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Branstad to be "unofficial" Trump adviser; Bruce Rastetter may have same role

New Jersey journalist Claude Brodesser-Akner had the scoop today for NJ.com: Donald Trump’s soon-to-be-announced economic advisers include Iowa Governor Terry Branstad and “Bruce Rastetter, a multimillionaire livestock and bio-fuel tycoon who insiders say is also a leading candidate to be Trump’s agriculture secretary.” They

will advise Trump on agribusiness and energy policy, according to a source within the Trump campaign who was not authorized to speak publicly about the move.

“There’s a clear nexus between [New Jersey Governor Chris] Christie, the Branstads and Rastetter,” explained one Iowa GOP insider familiar with all three men’s dealings with one another but who was fearful of alienating the Iowa governor by speaking out publicly.

Rastetter helped talk Branstad into running for governor again in 2009 and was his campaign’s top donor in 2010. He has exerted substantial influence since Branstad returned to office in 2011, speaking to the governor “at least once a week.” Rastetter tried to recruit Christie to run for president in 2011 and endorsed him in a highly-publicized event last September. Though Branstad did not endorse any presidential candidate before the Iowa caucuses, several people close to him were involved in Christie’s campaign.

Branstad’s spokesperson Ben Hammes confirmed via e-mail that the governor “was asked to advise Mr. Trump in an unofficial role. He will be offering his advice on important issues to Iowa, none more important than renewable fuels.” Iowa Republicans have seized on a recent report by Reuters, suggesting that as president, Hillary Clinton might change federal policy on the Renewable Fuel Standard, a mandate for biofuels blends into gasoline. The governor’s son Eric Branstad is running Trump’s general election campaign in Iowa, having coordinated an ethanol industry group‘s political efforts here before the caucuses.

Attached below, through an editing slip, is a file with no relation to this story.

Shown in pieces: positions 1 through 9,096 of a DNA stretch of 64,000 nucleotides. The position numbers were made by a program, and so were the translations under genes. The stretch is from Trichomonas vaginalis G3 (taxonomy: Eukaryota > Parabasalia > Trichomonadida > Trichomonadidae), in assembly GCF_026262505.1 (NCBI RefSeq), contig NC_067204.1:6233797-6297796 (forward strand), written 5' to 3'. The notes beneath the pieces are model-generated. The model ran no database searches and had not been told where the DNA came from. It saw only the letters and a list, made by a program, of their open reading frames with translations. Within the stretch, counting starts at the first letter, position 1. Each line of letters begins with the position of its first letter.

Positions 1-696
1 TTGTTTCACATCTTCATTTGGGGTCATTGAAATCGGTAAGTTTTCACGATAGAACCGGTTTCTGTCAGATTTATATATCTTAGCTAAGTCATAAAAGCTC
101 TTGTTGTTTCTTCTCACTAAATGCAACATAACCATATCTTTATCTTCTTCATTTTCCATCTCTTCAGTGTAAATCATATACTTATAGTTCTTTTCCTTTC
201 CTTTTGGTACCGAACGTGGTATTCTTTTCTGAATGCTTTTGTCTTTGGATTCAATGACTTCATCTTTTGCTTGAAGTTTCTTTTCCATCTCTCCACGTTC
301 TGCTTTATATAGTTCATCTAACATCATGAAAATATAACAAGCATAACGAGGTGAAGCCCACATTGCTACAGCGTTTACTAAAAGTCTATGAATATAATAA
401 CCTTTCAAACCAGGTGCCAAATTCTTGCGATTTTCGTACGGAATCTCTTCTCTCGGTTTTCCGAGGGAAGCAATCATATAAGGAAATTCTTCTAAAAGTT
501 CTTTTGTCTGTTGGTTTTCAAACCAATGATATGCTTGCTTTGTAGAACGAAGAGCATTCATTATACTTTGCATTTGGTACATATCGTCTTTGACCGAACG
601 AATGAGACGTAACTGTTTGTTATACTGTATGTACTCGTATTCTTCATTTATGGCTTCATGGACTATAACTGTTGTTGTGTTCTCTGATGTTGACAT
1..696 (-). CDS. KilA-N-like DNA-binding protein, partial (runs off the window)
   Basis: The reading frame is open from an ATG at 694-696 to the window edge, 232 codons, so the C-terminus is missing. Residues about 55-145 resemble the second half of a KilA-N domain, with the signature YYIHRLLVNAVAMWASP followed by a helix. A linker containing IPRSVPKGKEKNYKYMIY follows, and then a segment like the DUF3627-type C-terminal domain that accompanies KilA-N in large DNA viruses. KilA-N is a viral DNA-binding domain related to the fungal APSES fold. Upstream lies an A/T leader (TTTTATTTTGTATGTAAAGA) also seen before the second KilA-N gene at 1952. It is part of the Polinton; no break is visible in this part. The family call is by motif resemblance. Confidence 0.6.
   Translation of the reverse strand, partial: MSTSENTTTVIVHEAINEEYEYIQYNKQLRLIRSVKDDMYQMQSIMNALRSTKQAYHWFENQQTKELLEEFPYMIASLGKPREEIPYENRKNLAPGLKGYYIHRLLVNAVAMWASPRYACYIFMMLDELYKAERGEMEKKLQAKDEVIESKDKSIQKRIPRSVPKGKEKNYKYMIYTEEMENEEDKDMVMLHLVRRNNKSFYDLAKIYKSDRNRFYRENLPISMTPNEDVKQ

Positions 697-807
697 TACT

Hammes declined to comment on Rastetter’s possible role in the Trump campaign or a prospective Trump cabinet. At this writing, Rastetter’s office has not responded to my inquiry. The man often described as an “ethanol baron” sought to enhance his reputation as an authority on agriculture policy last year, when he organized an Iowa Ag Summit, attended by nine presidential hopefuls and a who’s who of Iowa GOP elected officials. Though Rastetter would surely want to have a strong voice in any Republican administration, I have trouble seeing him in a cabinet secretary’s role, with many public events and press availabilities. The way Trump’s poll numbers are looking lately, we will likely never find out whether Rastetter was really the top contender to head the U.S. Department of Agriculture.

UPDATE: According to Cedar Rapids Gazette columnist Todd Dorman, Rastetter met privately with Trump not long before the nominee’s July 28 rally in Cedar Rapids. Excerpts from that story are after the jump, along with comments Hammes provided to Gazette reporter Vanessa Miller.